April 18, 2017
COM 224 town hall class focuses on changing environment
Honeybees, turtles, electricity and safe water dominated the town hall meeting presented by the Foundations of Journalism and Promotional Communication class Thursday, March 30.
The class, taught by Dr. Edward Horowitz Ph.D., focused its attention on changing the environment and consisted of groups of students who put together presentations about ways they could start helping the environment locally. Three groups out of the class were selected to present their projects at the town hall.
The first group, exploring saving honey bees, noted that 30 percent of all food and 90 percent of all plants rely on bees. The group proposed that the community plant more wildflowers around the neighborhood and stop using pesticides.
Another group focused on increasing solar energy and decreasing the overall amount of power consumers’ use. The group will be having a “lights out” event April 22 when they ask students, family and friends to turn out all of their lights for a short period of time to show what something as simple as turning out a light can do for the environment.
The final group had a plan to save the Blanding’s turtle, which is a turtle that only exists in a few Midwestern states, including Ohio. Recently, the turtles have become endangered because people take them for pets and roads and buildings have taken over their habitat. The group hoped to promote awareness about the turtles and show that they should not be used as pets.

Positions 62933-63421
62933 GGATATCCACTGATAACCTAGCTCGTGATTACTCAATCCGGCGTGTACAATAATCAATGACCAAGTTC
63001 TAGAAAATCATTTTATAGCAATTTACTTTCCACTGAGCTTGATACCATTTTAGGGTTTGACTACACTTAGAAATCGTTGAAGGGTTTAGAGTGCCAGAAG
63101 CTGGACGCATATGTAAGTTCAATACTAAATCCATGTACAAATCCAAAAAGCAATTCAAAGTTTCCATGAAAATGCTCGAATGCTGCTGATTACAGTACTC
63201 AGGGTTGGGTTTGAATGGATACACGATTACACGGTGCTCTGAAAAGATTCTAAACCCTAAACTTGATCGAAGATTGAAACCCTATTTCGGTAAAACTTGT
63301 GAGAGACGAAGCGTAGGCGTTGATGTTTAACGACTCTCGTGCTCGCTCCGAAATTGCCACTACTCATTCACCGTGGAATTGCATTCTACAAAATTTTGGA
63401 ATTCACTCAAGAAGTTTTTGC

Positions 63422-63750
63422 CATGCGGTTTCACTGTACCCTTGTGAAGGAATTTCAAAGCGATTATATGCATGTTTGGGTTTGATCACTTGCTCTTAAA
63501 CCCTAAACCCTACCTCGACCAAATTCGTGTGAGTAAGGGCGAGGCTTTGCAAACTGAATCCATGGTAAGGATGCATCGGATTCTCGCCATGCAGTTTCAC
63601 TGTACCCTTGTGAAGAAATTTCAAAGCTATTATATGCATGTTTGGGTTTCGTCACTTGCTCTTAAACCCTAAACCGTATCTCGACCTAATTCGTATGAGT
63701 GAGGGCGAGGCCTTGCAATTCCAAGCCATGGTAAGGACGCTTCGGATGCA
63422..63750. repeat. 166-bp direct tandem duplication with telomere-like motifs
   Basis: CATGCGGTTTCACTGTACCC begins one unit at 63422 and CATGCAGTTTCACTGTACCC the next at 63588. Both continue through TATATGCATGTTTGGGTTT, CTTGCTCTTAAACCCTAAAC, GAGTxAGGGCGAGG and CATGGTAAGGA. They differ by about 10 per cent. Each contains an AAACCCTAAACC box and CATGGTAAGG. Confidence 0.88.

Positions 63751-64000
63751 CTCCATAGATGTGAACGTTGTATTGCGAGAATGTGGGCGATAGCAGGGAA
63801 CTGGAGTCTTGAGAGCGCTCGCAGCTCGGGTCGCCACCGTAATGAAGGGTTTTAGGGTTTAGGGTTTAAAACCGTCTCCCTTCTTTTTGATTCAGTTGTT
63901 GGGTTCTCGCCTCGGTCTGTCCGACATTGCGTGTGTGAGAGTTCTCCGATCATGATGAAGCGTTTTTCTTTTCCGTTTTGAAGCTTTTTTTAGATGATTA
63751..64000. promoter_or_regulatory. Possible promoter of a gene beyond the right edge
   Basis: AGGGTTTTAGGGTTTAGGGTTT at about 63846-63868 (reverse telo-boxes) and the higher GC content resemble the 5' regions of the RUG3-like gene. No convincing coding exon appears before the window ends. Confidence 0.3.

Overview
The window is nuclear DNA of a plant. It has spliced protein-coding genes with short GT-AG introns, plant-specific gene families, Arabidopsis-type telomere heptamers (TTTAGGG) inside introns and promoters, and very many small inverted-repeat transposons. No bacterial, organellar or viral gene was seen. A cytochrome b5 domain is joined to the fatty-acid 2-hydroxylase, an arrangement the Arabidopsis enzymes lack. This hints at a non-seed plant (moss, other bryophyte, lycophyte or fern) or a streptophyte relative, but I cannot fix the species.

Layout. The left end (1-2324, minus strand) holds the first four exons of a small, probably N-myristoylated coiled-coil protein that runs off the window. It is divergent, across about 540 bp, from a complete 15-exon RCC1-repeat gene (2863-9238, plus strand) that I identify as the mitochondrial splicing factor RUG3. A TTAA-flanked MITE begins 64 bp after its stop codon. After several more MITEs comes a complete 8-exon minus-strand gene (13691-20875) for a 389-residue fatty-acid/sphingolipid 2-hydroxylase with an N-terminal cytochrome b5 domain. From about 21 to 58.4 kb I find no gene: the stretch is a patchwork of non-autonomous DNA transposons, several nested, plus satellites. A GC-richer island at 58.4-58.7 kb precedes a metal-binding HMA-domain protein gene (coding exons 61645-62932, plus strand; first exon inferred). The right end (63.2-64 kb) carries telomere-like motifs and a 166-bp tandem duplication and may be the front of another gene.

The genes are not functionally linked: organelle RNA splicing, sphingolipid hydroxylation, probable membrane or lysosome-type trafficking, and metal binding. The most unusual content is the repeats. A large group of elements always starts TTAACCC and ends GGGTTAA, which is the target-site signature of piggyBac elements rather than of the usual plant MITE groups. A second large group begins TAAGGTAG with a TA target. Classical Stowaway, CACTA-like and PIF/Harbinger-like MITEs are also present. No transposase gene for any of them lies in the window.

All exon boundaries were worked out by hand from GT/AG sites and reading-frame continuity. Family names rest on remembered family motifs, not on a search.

The event’s keynote speaker was Jean Smith from the Northeast Ohio Regional Sewer District who spoke about its role in keeping Northeast Ohio’s water supply clean and accessible to its residents.
Julian Rogers, the director of Civic Engagement, also spoke at the event as a representative of his office who partnered with Dr. Horowitz for this event.
Rogers said he believes that these types of events are the best way to promote engagement on campus, and he hoped that more professors follow in Horowitz’s footsteps and hold more interactive events that are open to the public.
“All of the skills that [students] are supposed to be getting through this course, they’re actually learning,” Rogers said, “and it is being reinforced here, and they have an opportunity to share that with the public what they’ve learned. The goal of our office is to get students and faculty more engaged, so this event definitely supports that mission.”
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